home base employees and shifting production to low labor cost environments. Most of
the employees and entities to be held to the labor norms articulated in the code of conduct
are consequently down the supply chain; legally independent entities outside the direct
reach of the corporation promulgating the code. The brand then seeks to reintegrate the
issue of labor law compliance by enforcing its code of conduct by means of tenuous
contractual requirements imposed on distant and independent subcontractors.

These subcontract labor clauses are supremely difficult to implement. The brands
compliance officers, even if they are nominally empowered to enforce labor rights
clauses both within the corporation and externally, have a monumental task. Often they
are deceived by the subcontractor, and often overridden by their own production and
sales colleagues. Some brands go so far as to subcontract their compliance efforts to
outside auditors, who then ship out untrained personnel at high hourly rates to audit
subcontractor factories.

It is often the brand that establishes the labor cost dynamic within which labor law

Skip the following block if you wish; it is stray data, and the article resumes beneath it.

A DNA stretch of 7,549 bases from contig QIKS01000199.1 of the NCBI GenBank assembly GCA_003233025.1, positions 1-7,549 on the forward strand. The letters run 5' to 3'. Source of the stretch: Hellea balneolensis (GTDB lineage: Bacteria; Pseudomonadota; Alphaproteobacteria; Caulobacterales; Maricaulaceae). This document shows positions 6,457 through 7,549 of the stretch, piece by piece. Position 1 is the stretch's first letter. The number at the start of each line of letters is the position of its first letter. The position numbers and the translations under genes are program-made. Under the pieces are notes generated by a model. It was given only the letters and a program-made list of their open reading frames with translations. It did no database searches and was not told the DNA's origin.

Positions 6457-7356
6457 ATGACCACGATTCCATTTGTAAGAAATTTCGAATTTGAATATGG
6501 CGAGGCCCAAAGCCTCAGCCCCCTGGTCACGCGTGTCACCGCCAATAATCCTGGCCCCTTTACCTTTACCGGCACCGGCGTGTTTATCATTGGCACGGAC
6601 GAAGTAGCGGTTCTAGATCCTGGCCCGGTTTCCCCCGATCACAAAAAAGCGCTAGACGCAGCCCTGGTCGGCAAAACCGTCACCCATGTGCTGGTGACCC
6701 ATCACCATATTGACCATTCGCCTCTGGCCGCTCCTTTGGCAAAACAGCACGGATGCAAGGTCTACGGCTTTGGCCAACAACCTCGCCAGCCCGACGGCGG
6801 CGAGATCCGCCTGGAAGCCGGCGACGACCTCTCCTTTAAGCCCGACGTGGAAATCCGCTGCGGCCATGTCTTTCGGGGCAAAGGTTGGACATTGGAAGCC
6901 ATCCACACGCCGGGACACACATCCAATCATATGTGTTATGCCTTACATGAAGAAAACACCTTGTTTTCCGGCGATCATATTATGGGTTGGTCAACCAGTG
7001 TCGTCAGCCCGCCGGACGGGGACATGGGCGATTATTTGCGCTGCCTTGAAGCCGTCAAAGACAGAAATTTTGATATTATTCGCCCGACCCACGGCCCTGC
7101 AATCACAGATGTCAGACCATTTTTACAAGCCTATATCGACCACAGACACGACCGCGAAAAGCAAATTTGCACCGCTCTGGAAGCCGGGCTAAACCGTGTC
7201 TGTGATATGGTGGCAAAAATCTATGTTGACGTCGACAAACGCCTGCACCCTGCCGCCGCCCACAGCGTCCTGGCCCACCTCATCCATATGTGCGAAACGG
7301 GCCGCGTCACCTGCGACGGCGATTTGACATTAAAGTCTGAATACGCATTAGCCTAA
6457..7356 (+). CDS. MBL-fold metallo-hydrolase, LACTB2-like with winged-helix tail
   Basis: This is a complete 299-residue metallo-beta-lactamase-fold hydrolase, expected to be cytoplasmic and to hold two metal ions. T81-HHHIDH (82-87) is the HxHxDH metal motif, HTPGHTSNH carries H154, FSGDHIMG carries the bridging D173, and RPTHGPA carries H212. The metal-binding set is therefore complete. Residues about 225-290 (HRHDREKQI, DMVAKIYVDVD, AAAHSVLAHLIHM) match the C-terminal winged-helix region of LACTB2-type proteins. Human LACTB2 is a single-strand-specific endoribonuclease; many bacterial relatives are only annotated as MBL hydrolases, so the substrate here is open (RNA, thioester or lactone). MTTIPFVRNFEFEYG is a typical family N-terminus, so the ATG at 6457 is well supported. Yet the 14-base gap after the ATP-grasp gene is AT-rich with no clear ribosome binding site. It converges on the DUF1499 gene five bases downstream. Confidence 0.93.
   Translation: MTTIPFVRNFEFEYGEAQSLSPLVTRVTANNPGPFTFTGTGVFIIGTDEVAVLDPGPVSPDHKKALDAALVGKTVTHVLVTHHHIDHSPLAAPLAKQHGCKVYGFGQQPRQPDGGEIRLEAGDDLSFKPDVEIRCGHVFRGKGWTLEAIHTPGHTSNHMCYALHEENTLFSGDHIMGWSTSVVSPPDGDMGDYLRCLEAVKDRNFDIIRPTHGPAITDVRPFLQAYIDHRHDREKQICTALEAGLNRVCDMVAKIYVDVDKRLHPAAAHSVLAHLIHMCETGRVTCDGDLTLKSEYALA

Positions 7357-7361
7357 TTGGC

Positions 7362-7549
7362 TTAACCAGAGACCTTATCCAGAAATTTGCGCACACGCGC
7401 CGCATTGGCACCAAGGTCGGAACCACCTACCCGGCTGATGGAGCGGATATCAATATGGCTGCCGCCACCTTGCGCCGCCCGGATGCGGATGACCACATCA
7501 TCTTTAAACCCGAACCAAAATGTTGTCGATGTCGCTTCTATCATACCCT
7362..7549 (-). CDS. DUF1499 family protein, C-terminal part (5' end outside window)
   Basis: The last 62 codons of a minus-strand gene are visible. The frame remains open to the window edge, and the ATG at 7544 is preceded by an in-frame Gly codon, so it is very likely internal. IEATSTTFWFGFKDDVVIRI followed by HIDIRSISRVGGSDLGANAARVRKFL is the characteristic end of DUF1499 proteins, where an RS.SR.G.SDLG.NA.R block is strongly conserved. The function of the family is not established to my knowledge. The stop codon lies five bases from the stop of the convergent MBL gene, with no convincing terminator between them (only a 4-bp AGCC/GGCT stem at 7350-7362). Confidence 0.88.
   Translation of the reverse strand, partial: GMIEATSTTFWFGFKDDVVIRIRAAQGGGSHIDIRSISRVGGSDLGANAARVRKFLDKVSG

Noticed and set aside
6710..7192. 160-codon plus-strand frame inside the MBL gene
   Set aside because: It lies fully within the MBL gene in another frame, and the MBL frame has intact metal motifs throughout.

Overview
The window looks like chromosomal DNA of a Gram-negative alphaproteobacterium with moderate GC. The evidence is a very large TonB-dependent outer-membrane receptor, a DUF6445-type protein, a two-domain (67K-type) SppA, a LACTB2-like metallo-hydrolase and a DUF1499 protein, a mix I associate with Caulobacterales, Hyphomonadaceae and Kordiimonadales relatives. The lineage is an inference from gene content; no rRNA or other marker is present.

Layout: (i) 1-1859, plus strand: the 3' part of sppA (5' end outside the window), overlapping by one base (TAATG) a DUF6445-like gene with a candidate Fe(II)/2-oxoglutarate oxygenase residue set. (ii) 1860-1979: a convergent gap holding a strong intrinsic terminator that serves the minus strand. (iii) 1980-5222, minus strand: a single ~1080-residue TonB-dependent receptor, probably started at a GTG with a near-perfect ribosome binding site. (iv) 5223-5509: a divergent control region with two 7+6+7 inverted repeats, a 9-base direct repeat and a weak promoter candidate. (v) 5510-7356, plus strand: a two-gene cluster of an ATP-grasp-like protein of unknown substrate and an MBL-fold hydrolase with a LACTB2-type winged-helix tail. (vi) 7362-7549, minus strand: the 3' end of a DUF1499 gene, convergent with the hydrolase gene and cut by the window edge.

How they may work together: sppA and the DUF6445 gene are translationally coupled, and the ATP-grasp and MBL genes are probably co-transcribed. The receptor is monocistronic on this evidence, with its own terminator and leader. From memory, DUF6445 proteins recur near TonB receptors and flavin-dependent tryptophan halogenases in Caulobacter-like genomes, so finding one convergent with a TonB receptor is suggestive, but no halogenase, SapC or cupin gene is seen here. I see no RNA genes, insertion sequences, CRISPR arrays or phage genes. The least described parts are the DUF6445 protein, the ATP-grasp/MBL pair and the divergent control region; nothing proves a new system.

compliance unfolds. More often than not, the brand is engaged in subcontracting
production precisely to damp down the costs of social compliance, including labor law
compliance. They have shed their own home country workers, and the attendant labor
law and pensions costs. They move factories from developing country to developing
country in search of the lowest social costs. In bargaining with subcontractors, these
brands impose social responsibilities downstream while ratcheting down the costs of
production. They pay the subcontractor less but demand social responsibility in the
bargain; in short, they demand a state of social responsibility for which they are unwilling
to pay.

This is not to gainsay the sincerity of many corporate officers in promulgating social
responsibility as an overriding corporate objective. It is, after all, a flat legal requirement
that corporations obey social laws, including labor laws. Codes of conduct, seen in that
legal light, are simply tools to insure compliance with existing legal obligations.
Advocates of codes of conduct and other corporate social responsibility initiatives would
also argue that extending the labor law compliance obligations beyond the confines of the
corporation to subcontractors is a voluntary step that goes beyond legal requirements.

This may be true as a matter of legal technicality. However, the market dynamic that
drives corporations to lower costs counsels that advocates of worker rights continue to

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press for public enforcement of the labor standards. Labor standards, like other social
standards, are in the end public goods and affect the entire society. Workers, who are